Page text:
• Vitamin A is key for eyesight, normal growth, skin in the mouth/respiratory tract/urinary tract, and builds immunity. It can be found in oily fish, egg yolk, orange/yellow/green fruit and veggies

  • Vitamin D works with calcium and phosphorus to make strong bones and teeth and can be found in eggs, cold liver oil, oily fish


  • Fibre is extremely important to help with proper digestive function. Many children suffer from constipation and are lacking in fibre to diet high in refined/processed foods

Foods to Avoid

  • Packaged/processed foods

  • Obviously peanut products and in some schools, nut products all together

  • Avoid artificial colours, chemical preservatives, artificial sweeteners, added sugar, and added salt.

  • Many food colourings such as Tartrazine E102, Sunset Yellow E110, Carmoisine E122, Sodium Benzoate E211 have been linked to hyperactivity in children.

  • Other additives have been linked to the following in children:

  • Irritability, temper outbursts, restlessness and difficulty falling sleep, speech delay, anxiety, depression and difficulty concentrating

Tips 01 | If you are someone who hates packing lunches, then consider doing some meal prep ahead of time so you can just grab and go throughout the week 02 | Use glass containers or stainless steel to avoid the leaching of xenoestrogens and other toxic chemicals into your child’s food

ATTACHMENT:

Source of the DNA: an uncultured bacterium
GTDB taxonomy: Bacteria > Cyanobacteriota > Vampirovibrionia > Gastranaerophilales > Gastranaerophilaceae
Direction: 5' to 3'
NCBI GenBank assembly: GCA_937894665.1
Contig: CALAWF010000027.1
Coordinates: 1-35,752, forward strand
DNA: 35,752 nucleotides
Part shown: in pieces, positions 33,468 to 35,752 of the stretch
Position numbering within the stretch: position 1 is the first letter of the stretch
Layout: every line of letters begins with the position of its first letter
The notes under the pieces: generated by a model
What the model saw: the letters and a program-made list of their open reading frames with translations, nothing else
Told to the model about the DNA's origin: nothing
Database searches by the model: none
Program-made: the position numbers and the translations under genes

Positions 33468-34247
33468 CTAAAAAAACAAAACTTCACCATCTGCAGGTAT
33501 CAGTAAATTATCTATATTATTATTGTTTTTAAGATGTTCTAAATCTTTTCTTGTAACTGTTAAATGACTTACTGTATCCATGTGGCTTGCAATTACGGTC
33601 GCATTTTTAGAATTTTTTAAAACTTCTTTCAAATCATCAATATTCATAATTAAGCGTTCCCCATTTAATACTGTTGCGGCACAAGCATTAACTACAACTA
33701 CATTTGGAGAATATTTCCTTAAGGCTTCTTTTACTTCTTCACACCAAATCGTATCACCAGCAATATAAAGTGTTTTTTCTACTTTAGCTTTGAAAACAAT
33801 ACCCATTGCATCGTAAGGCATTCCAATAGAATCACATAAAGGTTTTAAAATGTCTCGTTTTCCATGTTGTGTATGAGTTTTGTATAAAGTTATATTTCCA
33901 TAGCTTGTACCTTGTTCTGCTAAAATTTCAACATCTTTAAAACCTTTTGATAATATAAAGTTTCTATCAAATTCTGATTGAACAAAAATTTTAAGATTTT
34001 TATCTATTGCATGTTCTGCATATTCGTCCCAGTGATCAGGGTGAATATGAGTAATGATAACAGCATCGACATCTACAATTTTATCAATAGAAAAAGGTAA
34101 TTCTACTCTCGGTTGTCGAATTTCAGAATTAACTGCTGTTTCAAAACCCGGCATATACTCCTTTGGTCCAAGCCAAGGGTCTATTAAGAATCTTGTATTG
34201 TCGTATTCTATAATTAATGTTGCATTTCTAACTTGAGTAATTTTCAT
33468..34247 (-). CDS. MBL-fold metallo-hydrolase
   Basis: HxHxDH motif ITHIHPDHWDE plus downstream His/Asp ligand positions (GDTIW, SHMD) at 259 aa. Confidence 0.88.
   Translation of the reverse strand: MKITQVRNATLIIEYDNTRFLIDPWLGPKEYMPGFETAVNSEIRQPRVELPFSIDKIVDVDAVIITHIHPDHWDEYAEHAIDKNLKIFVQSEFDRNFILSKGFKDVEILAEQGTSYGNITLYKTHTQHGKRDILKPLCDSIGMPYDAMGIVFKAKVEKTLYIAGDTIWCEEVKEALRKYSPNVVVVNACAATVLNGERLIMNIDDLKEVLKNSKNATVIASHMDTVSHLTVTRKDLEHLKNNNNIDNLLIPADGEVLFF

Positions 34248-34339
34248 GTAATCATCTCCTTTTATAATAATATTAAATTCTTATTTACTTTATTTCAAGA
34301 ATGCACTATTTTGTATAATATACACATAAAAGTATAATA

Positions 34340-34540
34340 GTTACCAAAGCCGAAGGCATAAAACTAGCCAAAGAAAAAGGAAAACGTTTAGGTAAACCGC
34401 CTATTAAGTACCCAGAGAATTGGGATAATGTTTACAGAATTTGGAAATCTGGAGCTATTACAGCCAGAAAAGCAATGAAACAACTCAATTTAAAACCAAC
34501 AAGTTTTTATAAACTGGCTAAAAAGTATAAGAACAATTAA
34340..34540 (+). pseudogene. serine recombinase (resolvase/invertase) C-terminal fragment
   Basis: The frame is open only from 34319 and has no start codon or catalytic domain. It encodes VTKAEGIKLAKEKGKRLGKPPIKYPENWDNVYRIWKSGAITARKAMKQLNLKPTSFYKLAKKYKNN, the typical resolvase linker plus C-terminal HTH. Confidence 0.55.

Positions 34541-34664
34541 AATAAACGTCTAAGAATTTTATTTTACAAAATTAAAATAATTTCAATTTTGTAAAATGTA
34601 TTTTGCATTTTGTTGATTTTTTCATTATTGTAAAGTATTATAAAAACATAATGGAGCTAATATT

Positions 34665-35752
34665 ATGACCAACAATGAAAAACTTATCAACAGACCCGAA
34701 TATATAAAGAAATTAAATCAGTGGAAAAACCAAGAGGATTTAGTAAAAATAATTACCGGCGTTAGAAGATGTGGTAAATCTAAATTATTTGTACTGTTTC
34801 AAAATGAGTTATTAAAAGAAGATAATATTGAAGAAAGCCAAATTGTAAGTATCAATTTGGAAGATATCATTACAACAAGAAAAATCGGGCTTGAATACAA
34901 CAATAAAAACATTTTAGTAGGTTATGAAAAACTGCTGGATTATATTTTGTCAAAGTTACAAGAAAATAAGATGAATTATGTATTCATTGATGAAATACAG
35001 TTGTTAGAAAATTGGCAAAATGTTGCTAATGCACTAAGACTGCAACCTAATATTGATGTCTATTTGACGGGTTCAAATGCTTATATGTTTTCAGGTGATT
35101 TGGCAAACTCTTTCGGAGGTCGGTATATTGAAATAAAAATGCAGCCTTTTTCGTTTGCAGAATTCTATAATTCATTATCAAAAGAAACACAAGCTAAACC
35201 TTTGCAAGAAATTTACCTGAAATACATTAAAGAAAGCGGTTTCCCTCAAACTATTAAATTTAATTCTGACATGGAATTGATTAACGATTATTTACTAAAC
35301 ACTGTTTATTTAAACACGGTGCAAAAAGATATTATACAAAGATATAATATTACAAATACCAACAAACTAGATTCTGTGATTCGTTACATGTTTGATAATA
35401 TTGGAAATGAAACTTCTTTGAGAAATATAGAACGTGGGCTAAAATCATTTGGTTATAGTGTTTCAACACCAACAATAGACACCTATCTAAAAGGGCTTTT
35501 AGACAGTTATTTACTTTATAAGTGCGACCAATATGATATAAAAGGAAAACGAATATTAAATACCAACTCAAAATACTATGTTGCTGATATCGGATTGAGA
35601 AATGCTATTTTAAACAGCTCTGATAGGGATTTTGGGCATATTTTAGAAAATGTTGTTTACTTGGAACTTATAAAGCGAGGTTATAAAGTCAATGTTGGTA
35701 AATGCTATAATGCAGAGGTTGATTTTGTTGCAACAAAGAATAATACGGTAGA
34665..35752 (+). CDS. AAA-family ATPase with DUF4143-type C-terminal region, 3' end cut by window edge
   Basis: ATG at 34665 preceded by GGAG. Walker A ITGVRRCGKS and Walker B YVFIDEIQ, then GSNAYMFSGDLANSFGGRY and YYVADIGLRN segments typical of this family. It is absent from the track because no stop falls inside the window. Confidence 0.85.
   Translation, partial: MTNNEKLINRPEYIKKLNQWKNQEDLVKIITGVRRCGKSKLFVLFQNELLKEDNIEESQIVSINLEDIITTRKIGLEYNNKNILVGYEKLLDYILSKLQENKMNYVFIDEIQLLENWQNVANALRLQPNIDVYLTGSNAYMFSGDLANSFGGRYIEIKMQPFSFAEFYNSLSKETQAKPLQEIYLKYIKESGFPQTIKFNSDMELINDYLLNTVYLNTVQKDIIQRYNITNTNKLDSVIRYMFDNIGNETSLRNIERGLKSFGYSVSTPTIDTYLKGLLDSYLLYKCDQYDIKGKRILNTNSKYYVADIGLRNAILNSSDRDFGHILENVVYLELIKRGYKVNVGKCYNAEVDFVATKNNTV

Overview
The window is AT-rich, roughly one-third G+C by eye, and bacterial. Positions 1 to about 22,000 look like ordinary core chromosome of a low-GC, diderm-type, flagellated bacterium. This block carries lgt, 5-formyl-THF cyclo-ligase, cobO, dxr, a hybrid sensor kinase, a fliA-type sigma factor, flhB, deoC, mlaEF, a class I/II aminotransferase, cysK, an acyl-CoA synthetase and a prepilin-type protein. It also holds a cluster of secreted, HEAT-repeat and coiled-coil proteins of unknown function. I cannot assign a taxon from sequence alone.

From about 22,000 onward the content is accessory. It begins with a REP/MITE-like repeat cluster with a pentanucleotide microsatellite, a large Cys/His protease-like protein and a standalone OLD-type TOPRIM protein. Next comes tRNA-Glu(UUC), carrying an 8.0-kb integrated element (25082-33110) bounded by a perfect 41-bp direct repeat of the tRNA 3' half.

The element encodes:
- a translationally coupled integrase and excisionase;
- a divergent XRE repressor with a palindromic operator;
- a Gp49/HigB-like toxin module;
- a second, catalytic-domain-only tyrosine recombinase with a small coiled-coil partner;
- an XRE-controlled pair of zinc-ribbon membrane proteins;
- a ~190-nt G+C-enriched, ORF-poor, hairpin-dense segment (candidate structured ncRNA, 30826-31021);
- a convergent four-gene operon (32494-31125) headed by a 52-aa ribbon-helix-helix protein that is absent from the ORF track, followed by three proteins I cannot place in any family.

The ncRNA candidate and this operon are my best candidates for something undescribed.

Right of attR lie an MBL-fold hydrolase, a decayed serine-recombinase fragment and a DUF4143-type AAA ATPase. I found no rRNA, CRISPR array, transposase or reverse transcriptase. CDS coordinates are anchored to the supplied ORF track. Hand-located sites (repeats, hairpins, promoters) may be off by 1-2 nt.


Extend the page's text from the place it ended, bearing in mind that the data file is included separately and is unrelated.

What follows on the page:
03 | Invest in reusable baggies. Use these to reduce waste and save money over time. Have enough to prep snacks for the week and get larger ones for sandwiches and bigger food items.

04 | Organize your fridge. Clean it out and get rid of what you don’t need. Get plastic baskets and label them i.e. “a.m. school snacks”, “p.m. school snacks”, “lunch”

05 | Organize your cupboards. Again you can create baskets and do the same type of labeling. Put bulk food into visible and easy to access jars. Get rid of unhealthy and expired foods

06 | Batch cook. Make large batches of crockpot meals and freeze, granola bards, energy balls, muffins, breads, healthy desserts, etc.

Meal/Snack Ideas

01 | Cold pasta dish using chickpea pasta, brown rice pasta 02 | Sandwiches with sprouted bread, hummus, roasted veggies 03 | Apple slices or banana slices with sunflower seed butter 04 | Hummus and veggies 05 | Overnight oats to-go 06 | Soups in a thermos 07 | Energy balls and Oat Bites 06 | Goat cheese and Mary's crackers 07 | Chia pudding 08 | Veggie burgers or falafel 09 | Roasted chickpeas 10 | Tuna macaroni salad with brown rice pasta 11 | Coconut flour carrot muffins with chocolate chips 12 | Veggie chips and guacamole 13 | Quinoa pizza bites 14 | Coconut yogurt and homemade granola 15 | Collagen "Jello"

If you want want me to host a workshop based on school snacks, lunches and nutrition for children with your friends, family or other parents, then email be at info@simplynicnutrition.com

In good health,

xo nic Want to stay up to date on my latest blog posts, recipes and events? Sign up for my newsletter here!